A report released Thursday by the U.N. resident coordinator’s office in Pyongyang, North Korea, said the country needs food aid following severe flooding that has killed at least 119 people and left tens of thousands of people homeless, the Associated Press reports (Kim/Pennington, 8/2). According to BBC News, “A U.N. spokesman in New York confirmed that the North Korean government has asked the U.N. to release emergency supplies such as food and fuel” (8/2).
“The United States announced Thursday it would hike its humanitarian aid to Syria, adding another $12 million to provide food, water, medicine and other necessities for battered and displaced people” affected by violence in the Syrian conflict, the Los Angeles Times blog “World Now” reports. “The increase approved by the Obama administration brings American humanitarian assistance in Syria to more than $76 million, including $27.5 million to the World Food Programme [WFP], roughly $18 million for the United Nations refugee agency and the rest split among other U.N. funds and non-profit groups,” the blog writes (Alpert, 8/2).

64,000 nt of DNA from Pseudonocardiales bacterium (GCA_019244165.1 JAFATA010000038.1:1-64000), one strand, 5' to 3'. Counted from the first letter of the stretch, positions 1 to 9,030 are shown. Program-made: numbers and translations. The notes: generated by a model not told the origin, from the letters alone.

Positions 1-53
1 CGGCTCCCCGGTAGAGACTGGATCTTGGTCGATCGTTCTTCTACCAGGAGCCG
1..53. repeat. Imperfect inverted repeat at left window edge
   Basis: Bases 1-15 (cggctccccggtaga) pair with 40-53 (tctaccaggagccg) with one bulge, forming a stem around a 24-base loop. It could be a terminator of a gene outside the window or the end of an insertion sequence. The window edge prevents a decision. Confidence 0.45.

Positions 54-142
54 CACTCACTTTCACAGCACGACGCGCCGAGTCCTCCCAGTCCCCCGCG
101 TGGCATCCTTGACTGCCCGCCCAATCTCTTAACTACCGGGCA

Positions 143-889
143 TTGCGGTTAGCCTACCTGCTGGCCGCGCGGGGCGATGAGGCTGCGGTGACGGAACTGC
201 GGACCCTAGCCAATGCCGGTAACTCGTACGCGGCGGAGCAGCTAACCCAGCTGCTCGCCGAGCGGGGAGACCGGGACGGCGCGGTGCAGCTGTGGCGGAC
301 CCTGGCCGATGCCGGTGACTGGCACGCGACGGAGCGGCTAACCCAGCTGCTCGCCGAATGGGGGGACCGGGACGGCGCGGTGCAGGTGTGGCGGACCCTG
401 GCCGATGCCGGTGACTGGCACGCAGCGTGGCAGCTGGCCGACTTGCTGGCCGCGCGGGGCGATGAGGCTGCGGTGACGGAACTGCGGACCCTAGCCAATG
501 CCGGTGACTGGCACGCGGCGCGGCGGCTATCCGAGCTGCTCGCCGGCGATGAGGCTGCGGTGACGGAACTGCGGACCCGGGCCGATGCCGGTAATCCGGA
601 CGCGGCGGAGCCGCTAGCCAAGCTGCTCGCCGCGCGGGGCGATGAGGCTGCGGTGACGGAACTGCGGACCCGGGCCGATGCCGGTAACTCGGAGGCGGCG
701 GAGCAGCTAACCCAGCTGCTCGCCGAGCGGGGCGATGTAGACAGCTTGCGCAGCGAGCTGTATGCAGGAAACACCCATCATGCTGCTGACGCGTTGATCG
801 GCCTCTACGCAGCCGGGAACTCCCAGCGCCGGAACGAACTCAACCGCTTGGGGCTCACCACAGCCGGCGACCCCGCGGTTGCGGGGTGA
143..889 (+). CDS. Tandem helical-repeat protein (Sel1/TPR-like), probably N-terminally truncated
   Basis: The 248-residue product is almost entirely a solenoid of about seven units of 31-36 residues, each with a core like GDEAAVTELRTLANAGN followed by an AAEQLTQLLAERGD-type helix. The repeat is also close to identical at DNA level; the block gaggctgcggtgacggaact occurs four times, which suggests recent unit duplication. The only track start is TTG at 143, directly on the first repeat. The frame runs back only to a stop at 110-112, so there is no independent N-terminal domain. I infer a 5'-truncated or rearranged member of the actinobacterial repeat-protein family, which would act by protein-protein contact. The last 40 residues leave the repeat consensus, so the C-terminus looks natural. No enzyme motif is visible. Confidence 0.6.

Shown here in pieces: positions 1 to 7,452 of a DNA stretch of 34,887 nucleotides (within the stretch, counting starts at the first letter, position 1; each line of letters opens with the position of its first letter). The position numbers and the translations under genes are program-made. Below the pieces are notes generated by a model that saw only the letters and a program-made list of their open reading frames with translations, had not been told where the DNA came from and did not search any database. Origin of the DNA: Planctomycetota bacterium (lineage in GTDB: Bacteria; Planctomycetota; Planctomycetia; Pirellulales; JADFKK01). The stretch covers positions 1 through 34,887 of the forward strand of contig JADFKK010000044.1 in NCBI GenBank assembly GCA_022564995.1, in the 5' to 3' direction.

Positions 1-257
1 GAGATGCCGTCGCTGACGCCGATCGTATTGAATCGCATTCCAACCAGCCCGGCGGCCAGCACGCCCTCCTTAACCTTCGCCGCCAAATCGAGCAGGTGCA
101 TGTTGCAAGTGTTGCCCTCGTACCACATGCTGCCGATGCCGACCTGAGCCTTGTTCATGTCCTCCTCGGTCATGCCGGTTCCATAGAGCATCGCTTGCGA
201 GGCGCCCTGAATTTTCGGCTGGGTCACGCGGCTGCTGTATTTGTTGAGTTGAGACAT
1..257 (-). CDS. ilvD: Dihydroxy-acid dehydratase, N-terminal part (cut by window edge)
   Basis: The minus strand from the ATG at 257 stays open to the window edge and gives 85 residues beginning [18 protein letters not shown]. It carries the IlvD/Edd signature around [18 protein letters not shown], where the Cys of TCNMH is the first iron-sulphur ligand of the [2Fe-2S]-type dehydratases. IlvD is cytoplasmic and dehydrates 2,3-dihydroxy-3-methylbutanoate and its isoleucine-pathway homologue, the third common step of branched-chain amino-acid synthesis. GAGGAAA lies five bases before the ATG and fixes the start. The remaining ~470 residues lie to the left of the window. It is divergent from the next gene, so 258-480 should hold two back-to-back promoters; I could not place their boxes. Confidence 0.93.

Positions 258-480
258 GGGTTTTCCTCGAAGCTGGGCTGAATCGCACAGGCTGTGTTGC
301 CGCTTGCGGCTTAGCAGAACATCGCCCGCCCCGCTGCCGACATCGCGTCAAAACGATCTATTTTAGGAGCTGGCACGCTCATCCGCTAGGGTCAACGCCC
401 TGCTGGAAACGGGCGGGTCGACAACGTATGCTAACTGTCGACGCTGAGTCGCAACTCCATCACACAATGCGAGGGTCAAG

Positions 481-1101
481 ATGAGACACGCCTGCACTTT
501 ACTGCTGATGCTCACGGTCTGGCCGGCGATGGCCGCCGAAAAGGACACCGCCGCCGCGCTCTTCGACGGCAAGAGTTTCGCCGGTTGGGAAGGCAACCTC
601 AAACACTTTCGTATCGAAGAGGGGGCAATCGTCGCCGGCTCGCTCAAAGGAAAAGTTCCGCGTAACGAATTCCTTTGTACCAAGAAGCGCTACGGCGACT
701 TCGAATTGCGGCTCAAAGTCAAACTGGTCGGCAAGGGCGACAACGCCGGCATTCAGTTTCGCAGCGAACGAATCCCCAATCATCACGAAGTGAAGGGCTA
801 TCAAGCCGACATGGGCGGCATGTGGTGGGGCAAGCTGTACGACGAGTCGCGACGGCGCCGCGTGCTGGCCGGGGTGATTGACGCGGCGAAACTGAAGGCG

“In April, Partners In Health [PIH] responded to Haiti’s cholera epidemic by providing oral vaccinations to 45,000 people living in the country’s Artibonite region — specifically, to two rice-farming communities hit hard by cholera,” Louise Ivers, senior health and policy adviser at PIH, reports in an article on the organization’s webpage. “In partnership with Haiti’s Ministry of Health, hundreds of community health workers fanned out across the rural, flood-prone area, delivering two doses to each person by the end of May,” she writes, and discusses the impact of the campaign (8/1).